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Originally published May 14, 2013 at 2:39 AM | Page modified May 14, 2013 at 3:02 AM

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Angelina Jolie's double mastectomy: Q&A

Oscar-winning actress Angelina Jolie announced on Tuesday that she had a preventative mastectomy after learning she had a gene that significantly raised her risk of breast cancer. Here's a crash course in the procedure Jolie had and why.

AP Medical Writer

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Oscar-winning actress Angelina Jolie announced on Tuesday that she had a preventative mastectomy after learning she had a gene that significantly raised her risk of breast cancer. Here's a crash course in the procedure Jolie had and why.

Q: What kind of surgery did Jolie have?

A: Jolie had a preventative double mastectomy, meaning she chose to have both her breasts removed even though she had not been diagnosed with cancer.

Q: Why did she have the mastectomies?

A: Jolie says that she has a "faulty" version of the BRCA1 gene that means she has an 87 percent chance of getting breast cancer. By having both breasts removed preventatively, she said her breast cancer risk drops to 5 percent.

Q: What did the procedure involve?

A: In double mastectomies, surgeons typically remove as much breast tissue as possible. In Jolie's case, because she was having a reconstruction done shortly afterward, the doctors preserved the skin covering her breasts, inserting "fillers" where the breast tissue would have been, to keep the skin elastic. According to Jolie, she had implants put in nine weeks later.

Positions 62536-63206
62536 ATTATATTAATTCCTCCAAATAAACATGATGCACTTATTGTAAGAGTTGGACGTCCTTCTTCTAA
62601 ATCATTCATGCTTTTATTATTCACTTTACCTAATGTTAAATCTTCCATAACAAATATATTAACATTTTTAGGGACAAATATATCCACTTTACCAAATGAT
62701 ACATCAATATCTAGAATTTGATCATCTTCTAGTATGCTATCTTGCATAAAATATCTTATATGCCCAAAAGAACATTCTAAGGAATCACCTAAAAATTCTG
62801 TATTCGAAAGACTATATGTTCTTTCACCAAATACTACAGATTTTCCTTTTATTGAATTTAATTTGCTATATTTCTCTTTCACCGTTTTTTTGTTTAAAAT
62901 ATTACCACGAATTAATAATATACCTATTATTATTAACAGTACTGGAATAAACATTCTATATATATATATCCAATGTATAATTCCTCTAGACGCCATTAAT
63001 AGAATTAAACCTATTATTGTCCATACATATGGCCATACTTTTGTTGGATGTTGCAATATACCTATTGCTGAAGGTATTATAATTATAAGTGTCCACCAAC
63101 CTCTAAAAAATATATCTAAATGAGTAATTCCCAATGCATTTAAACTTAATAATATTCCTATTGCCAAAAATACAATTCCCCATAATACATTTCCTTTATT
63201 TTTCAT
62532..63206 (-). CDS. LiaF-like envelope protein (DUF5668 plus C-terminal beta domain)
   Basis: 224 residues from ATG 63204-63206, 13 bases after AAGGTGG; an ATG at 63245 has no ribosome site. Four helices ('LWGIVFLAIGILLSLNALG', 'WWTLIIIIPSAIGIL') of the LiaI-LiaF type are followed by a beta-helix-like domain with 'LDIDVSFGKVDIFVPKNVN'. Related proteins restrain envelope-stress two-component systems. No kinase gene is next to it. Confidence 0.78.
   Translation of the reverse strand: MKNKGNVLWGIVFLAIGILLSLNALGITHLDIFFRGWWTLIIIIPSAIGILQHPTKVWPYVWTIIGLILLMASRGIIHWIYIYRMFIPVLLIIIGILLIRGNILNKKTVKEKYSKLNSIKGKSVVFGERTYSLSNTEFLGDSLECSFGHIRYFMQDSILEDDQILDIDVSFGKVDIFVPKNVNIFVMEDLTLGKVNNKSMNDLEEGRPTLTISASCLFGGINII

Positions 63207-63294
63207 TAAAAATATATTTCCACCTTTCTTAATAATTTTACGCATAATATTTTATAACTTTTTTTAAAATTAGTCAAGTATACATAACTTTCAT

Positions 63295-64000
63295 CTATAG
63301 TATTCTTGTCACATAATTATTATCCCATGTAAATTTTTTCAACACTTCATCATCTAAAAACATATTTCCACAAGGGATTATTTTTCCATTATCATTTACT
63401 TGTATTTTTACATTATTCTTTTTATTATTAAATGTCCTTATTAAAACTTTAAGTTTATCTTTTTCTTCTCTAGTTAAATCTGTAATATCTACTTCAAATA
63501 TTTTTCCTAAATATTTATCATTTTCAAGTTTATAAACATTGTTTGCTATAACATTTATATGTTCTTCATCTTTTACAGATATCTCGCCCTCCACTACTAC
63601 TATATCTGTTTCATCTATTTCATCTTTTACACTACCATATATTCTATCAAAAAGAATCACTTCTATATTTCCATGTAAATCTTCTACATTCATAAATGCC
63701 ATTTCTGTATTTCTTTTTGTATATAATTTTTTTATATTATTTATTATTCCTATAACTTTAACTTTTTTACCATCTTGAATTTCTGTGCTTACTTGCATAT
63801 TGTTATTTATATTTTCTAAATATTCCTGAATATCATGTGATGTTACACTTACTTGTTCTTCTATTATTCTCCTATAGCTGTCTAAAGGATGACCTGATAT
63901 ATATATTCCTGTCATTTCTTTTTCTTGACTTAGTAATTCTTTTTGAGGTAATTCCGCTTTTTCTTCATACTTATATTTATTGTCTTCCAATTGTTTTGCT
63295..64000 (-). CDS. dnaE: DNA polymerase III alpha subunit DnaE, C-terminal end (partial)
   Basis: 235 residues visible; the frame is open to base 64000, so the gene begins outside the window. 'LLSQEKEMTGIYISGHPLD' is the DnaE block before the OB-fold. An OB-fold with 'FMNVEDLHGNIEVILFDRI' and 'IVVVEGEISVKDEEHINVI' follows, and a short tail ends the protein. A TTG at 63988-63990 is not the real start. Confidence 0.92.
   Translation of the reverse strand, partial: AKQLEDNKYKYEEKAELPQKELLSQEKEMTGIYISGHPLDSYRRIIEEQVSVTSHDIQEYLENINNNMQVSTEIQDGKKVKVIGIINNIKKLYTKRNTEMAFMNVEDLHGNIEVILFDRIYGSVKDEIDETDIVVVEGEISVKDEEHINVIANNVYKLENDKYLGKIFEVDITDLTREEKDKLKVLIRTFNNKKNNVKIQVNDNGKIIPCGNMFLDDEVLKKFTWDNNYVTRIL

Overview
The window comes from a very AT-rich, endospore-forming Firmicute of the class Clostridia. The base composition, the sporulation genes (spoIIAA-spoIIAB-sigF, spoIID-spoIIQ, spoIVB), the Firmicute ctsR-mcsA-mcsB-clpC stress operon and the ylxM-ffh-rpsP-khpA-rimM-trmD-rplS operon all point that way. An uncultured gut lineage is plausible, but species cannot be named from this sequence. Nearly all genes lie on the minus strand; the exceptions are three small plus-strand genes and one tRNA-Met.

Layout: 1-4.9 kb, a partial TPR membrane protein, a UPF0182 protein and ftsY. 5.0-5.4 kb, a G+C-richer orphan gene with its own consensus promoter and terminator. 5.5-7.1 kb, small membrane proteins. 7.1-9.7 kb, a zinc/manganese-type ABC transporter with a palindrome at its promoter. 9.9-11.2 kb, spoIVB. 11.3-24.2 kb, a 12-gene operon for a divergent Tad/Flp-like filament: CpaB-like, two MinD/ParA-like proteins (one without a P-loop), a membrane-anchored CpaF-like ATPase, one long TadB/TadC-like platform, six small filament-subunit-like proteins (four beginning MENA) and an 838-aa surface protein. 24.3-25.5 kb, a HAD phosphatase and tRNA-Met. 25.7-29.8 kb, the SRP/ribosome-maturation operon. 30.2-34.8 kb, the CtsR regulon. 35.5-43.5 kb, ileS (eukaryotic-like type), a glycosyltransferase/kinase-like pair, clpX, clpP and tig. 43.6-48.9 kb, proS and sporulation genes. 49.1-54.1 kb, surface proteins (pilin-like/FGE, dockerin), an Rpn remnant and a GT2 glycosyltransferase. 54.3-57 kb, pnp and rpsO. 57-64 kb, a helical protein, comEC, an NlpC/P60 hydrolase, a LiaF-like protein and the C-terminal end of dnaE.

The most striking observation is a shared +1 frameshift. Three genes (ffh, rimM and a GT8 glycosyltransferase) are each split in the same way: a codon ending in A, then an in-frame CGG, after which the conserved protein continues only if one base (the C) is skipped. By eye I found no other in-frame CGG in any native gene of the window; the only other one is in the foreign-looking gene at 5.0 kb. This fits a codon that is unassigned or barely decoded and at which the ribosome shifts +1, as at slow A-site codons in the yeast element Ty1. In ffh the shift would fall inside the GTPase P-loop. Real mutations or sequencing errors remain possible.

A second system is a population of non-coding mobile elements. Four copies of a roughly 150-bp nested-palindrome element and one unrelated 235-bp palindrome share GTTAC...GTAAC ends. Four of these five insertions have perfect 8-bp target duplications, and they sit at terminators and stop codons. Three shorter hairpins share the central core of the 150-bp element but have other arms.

Q: How many women have this faulty gene?

A: Only a small percentage of women have this same faulty gene, or a similar mutated version of a related gene, BRCA 2. These mutations are most commonly found in women of Eastern European Jewish descent; one study found 2.3 percent of women in that group had the mutations - about five times higher than in the general population. Other ethnic groups, including the Norwegian, Dutch and Icelandic people, also have slightly higher rates of these mutations.

Q: How do these genes increase a woman's risk of breast cancer?

A: The average woman has a 12 percent risk of developing breast cancer sometime during her life. In comparison, women who have inherited a faulty version of a breast cancer gene are about five times more likely to get breast cancer. In the U.S., about 5 to 10 percent of breast cancers are thought to be linked to harmful versions of the BRCA1 and BRCA2 genes.

Q: How can women find out if they have these gene mutations?

A: A genetic test using a blood test can usually detect these genes. In the U.S., there are no standard guidelines recommending women for BRCA1 or BRCA2 genetic testing. The tests usually cost at least several hundred dollars.

Q: What other options might Jolie have had?

A: Doctors would likely have suggested earlier screening tests, including mammograms or MRIs, although those would only help them spot breast cancer earlier, not prevent it. They might also consider using breast cancer drugs preventively, though trials into their long-term use is still ongoing. "This is not a decision that people take lightly," said Dr. Emma Pennery, clinical director at the British charity, Breast Cancer Care. "You cannot decide to have a double mastectomy next week."

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